What should St. Austell do with £130,000 a year to spend on its Town Centre?
The successful vote for adopting a BIDs scheme for St. Austell effectively means that there will be cash towards turning the Town Centre into a better place.
Watch the video to see what other BID schemes have done for their area
“So what’s BIDs?” my other half asked.
They’ll be a lot of people asking the same. A BID basically means a ‘Business Improvement District’ and even tho’ I personally hadn’t a vote my fingers were firmly crossed that St. Austell’s businesses would vote ‘Yes’.
The votes, in a formal ballot, were counted on Thursday 31st January, and with an overwhelming ‘Yes’ vote it showed majority support for the scheme. BIDs unlocks £600,000 of additional funding, specifically ring-fenced for St. Austell’s town centre, over the next five years…
Still don’t get it?
BIDs are about new investment, not about placing additional tax burdens on businesses. Where BIDs are successful, businesses will see a return on their levy. There is clear evidence of the success of BID schemes which have led to increased footfall, higher spending, cleaner, safer and more vibrant towns.
BIDs can operate for up to five years before businesses have the opportunity to renew the BID through voting on a new proposal. So far, 52 out of 58 BIDs that have been through renewal ballots have been approved and started a second five-year term, three out of three have renewed for a third term, demonstrating that businesses can see the benefits that the BID has delivered.
BIDs are driven by business for business benefit and operate within clearly defined geographical areas. Ratepayers, including those in the public and voluntary sectors, pay an extra levy (2% for ST Austell) on their rateable value, money that remains in a local fund to deliver projects to improve the local economy. This levy income can also be used to lever in additional funding during the lifetime of the BID programme.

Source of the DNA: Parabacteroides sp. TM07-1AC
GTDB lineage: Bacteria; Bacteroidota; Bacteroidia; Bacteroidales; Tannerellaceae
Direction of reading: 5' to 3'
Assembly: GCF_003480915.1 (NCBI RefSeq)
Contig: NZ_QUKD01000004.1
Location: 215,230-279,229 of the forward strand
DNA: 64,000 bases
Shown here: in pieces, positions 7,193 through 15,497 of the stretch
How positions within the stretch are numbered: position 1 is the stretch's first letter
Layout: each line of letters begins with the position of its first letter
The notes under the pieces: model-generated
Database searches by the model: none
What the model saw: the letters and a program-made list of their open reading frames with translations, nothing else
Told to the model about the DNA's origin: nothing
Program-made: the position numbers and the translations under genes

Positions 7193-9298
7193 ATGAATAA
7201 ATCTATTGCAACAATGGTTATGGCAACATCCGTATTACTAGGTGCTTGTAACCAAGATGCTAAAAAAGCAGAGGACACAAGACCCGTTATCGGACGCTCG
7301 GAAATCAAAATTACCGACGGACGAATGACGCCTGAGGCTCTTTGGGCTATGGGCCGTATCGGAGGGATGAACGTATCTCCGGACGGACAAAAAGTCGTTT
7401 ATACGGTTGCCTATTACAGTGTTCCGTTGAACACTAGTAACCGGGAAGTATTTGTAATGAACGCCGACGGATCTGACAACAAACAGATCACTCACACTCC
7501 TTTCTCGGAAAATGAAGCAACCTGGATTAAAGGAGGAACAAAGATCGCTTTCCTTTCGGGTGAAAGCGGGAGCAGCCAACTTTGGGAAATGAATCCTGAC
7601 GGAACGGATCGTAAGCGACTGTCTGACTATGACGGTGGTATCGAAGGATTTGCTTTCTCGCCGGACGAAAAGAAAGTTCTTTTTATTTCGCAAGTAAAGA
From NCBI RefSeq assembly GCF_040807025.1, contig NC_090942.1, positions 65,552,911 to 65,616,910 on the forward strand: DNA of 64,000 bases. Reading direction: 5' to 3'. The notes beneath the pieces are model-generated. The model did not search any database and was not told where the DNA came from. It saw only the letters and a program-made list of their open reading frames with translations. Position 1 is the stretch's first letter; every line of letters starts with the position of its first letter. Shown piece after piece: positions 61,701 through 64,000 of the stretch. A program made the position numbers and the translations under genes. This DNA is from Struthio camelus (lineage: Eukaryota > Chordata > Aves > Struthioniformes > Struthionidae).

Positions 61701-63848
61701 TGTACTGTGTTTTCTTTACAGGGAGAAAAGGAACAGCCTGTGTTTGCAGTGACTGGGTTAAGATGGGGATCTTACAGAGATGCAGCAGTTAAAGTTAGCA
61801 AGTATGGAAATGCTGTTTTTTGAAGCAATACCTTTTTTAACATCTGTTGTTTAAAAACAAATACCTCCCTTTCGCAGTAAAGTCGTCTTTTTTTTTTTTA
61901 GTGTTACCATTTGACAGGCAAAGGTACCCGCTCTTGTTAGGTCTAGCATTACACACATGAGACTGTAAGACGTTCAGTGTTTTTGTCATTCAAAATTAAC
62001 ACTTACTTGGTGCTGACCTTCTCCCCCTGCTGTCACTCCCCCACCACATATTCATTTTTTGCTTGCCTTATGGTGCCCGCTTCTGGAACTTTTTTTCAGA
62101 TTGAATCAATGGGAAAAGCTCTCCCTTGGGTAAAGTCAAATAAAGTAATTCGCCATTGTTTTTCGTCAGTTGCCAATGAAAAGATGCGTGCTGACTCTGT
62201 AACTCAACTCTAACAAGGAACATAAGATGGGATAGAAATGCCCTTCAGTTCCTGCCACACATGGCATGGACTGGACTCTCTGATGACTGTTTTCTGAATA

BIDs are governed by businesses – a ‘not for profit’ BID Company is established with a board of directors who oversee the programme. The Board comprises private sector representation from businesses within the BID boundary, the majority, if not all, of whom are levy payers. Under the legislation, Cornwall Council is responsible for collection of the levy but then transfers this money over at regular intervals to the BID company to spend in accordance with the BID proposal.
BID schemes fund additional activities. Unlike business rates, the money doesn’t go to Central Government – it remains in St Austell to be spent in accordance with the final BID proposal developed in consultation with businesses.
Chris Witt, Chairman of the St. Austell BID Steering Group said, “This is a fantastic result for St Austell! After months of consulting, canvassing and convincing, this small group have achieved what we set out to achieve all those months ago. We have spoken to the businesses of the town and with limited funds, already addressed key issues raised – driving footfall and parking. A new Loyalty card has been launched and a cheap parking initiative trialled. Now look out! We have major resources to put our town back on the map and show everyone what St Austell is all about!”
Stephen Rushworth, Cornwall Council’s Portfolio Holder for Economy and Regeneration, said “I am delighted that businesses in St Austell are supporting this initiative. Nationally town centres are facing huge challenges and to see the local business community in St Austell coming together to steer the future of their town centre is very encouraging.”
From 1st April, £120,000 will be available to spend on projects that the businesses themselves have indicated as priorities, by being pro-active and dynamic in attracting local people and visitors to St Austell.
It will be interesting to see what they will do. Let’s hope for innovative and interesting schemes…rather than a ‘copy-cat’ conservative approach. A dynamic change to St.Austell’s current self-image would be pretty awesome…